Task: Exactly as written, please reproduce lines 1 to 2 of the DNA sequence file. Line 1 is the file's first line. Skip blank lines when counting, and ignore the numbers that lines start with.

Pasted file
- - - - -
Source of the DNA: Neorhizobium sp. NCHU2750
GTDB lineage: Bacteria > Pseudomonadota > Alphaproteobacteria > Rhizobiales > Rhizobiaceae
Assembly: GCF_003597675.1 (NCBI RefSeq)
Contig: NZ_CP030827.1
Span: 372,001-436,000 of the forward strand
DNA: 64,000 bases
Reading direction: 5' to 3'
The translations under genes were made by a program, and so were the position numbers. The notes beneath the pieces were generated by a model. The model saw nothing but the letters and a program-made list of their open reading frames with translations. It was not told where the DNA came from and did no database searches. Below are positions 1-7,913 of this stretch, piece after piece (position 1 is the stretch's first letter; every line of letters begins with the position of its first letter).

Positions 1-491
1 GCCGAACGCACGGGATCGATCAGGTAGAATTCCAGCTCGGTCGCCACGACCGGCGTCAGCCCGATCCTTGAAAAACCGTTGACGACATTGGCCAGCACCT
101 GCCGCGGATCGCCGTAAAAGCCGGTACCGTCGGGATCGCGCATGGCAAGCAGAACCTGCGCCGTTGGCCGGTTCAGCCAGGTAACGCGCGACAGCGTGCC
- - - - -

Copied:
Source of the DNA: Neorhizobium sp. NCHU2750
GTDB lineage: Bacteria > Pseudomonadota > Alphaproteobacteria > Rhizobiales > Rhizobiaceae